Started as a heavy rock 'n' roll band by bassist Phil Lynott, Thin Lizzy was among the first Irish rock 'n' roll bands to really have a presence outside of the U.K. They had a number of European breakthrough hits, and one massive global album (Jailbreak) which cemented their success in the U.S., but they never made the crossover to "legendary" status as their contemporaries Deep Purple and Judas Priest had.
While the band played common denominator rock 'n' roll for the working class man and woman, the straightforward rock songs often had deep lyrical subjects, since Lynott experienced much as a Black man living in Ireland.
The band's 1974 breakthrough album, Jailbreak, had several radio hits including the title track, and the classic rocker, "The Boys Are Back In Town." Lizzy would eventually explore concept albums like Johnny The Fox and became a vehicle for Lynott's "Springsteen-like" character/story songs. In addition to Lynott, they were known for their amazing dual guitar sound, inspired by the early Allman Brothers Band lineup.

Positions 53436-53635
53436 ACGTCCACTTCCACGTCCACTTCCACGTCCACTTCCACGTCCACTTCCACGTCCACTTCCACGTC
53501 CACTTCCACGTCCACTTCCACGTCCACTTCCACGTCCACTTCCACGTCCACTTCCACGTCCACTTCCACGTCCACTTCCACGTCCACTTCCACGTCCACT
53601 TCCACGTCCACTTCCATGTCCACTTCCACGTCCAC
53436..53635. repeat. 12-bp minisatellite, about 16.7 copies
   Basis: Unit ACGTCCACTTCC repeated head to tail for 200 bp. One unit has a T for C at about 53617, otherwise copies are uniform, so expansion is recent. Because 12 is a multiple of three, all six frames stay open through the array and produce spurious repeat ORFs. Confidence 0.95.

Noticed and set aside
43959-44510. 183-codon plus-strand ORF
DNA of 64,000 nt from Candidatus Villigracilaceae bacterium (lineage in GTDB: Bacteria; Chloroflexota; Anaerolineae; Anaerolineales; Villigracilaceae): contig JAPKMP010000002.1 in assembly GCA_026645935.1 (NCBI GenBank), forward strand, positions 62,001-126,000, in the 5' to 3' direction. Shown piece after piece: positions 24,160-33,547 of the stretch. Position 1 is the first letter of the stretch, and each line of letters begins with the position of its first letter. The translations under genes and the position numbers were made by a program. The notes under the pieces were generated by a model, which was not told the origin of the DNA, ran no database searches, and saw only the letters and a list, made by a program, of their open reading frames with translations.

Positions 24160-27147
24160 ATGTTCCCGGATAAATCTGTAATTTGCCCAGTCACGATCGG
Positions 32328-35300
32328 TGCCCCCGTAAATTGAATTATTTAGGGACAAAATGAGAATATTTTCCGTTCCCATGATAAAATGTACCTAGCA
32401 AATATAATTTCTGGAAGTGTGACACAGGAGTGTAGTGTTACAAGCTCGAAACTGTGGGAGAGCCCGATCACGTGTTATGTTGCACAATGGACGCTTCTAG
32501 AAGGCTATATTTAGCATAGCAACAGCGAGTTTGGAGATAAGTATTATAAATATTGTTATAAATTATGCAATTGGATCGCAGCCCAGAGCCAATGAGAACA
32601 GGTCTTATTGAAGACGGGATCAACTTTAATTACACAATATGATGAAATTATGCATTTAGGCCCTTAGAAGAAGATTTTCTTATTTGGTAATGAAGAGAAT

The band eventually dissolved in the early 1980s, and Lynott released two lackluster solo albums. Sadly, he died in 1986, from complications related to drug and alcohol abuse at age 35. After a number of tributes to the group in the 1990s, Scott Gorham revived the name in 2000, with a band that only included himself from the classic '70s lineup. Highlights of this 1977 show include "Soldier Of Fortune," "Jailbreak," "Johnny The Fox," "Still In Love With You," "Cowboy Song" and the classic, "The Boys Are Back In Town."